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  12. I remember the first time I saw one of my siblings get hurt. Not just a little hurt- a scratch or bruise was so common to a house with a big yard and four kids who ran about, tumbling over each other and down staircases. No, I mean really hurt, hand slammed in the car door accidentally even though we weren’t supposed to be playing there kind of hurt. There was a lot of blood for such a tiny little girl. I remember that she shrieked and R. scooped her up, looking comically small even though I always thought of her as such a strong and capable older sister. We rushed L. to my mother and all I could think was that R. had blood running down the back of her shirt and it was one of her favorite t-shirts. I remember thinking about this because I could not think about the fact that my little sister was hurt. It is still like this. An injury to my siblings hurts more than any scrape on my own body. Sticks and stones may break my bones but a scratch on my little sister’s arm sends bile coursing through my veins instead of blood. I would rather get paper cuts under my nails everyday than see tears rise in my brother’s eyes. The only times I have ever woken up crying is when I have a dream that they have died. It makes the world fold in on the corners, like a tissue that’s been set on fire. My heart is a shrine to our childhood together and I don’t want to turn it into a graveyard. I think I must die first so I do not have to see them be in pain and then I think I must die last because I cannot be the thing that causes them pain.

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    1. Such well conveyed strong emotions! These feelings are always hard to capture in words. Well done- I especially liked this image...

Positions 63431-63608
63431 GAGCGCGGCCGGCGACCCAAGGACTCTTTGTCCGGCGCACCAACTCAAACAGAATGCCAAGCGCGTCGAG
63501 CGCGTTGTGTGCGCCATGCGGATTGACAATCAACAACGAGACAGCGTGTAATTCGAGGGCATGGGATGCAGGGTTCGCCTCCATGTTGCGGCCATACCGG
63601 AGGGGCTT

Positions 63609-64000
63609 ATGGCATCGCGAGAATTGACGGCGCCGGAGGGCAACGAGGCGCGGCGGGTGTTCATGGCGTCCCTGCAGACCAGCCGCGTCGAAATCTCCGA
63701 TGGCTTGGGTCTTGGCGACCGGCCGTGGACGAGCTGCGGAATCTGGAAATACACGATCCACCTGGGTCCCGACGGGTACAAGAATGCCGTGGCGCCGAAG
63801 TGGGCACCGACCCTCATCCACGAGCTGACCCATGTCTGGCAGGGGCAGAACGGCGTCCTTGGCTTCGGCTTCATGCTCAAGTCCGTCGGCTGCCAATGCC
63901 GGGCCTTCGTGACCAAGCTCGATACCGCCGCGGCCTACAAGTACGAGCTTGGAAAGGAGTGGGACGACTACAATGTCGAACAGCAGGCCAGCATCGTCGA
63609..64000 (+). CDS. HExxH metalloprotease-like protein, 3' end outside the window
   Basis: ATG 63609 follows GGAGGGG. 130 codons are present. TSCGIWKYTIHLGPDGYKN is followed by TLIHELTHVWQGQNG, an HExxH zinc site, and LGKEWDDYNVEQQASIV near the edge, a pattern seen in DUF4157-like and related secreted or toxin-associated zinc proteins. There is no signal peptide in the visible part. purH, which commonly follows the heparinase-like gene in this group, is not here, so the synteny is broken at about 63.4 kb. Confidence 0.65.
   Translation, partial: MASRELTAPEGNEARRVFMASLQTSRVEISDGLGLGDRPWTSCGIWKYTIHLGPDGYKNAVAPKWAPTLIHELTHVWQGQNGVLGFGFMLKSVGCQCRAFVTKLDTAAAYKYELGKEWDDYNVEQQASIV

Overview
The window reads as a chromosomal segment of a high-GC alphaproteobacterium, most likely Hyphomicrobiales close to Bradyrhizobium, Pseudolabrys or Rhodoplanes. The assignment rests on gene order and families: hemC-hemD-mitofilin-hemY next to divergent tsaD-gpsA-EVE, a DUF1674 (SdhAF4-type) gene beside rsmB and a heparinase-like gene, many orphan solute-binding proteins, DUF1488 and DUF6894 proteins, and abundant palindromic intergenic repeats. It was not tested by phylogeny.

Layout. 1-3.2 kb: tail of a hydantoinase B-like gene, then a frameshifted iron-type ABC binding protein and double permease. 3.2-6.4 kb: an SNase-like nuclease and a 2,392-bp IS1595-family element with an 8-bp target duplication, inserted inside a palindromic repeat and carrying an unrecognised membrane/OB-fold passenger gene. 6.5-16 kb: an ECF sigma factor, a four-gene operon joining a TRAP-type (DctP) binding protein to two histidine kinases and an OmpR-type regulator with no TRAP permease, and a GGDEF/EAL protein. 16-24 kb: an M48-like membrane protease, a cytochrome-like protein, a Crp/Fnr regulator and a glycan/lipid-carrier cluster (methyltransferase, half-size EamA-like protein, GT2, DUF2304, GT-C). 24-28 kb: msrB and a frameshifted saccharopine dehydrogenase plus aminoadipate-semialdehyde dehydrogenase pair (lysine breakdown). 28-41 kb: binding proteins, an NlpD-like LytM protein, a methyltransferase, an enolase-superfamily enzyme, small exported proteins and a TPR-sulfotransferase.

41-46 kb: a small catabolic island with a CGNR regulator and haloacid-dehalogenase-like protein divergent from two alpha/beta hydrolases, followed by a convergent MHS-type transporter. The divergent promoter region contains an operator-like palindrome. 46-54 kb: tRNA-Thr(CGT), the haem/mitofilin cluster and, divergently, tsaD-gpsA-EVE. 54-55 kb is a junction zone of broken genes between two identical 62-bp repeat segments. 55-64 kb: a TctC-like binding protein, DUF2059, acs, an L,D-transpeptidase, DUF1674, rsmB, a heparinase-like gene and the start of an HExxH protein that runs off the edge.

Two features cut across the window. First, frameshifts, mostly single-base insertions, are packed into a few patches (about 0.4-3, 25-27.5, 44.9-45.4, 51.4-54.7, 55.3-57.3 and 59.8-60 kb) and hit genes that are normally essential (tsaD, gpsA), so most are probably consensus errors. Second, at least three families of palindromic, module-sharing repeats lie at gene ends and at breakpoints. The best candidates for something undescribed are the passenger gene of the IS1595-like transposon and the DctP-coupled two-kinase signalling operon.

"four kids who ran about, tumbling over each other and down staircases"

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  13. Sorry, I might have posted way too many posts cause it didn't seem to work.
    --
    I remember the first time I cried over a boy.
    It was a few years back when I had just returned from my trip back home.
    This guy with soft blond hair and eyes that I swore in which I could have melted.
    I remember we sat on this bench outside the club far away from the city. The midnight sky was a canvas of black ink and silver glitters. There were a few fireflies surrounding us, trying to escape from the remain heat of that summer. We met for the second time in half a year.
    The first had been when he was new to the city and I was about to leave.The second was that time we ended up ditching all my other friends and went to sit together underneath this abandoned gazebo outside a club.
    He told me the lines every boy was supposed to tell a girl. He told me I was beautiful and he wanted my number. He told me we could have done what other couples who left their friends normally did. But we didn't. We talked and he held my hands. We laughed and he pulled me closer, putting his arm around my waist.
    My heart was so new to this alien feeling of wanting more, of happiness and butterflies. Every beat was another push towards something new and exciting. Or so I had hoped.
    We had breakfast together at this bakery he loved when the sky was still a lingering color of gray. He took me home and we hugged good bye...

    Summer hadn't ended when I left the city again.
    The boy was gone from my life, quick and sudden like when he entered it. I cried myself to sleep every so often afterwards.
    I had thought I couldn't fall for anyone like I had for him. Time and another boy with soft hair and a mischievous grin proved me wrong.
    But on that summer night under the starry sky, I really thought I was special. And for that, I am thankful.

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    1. lovely images of young love. so iconic and yet so personal.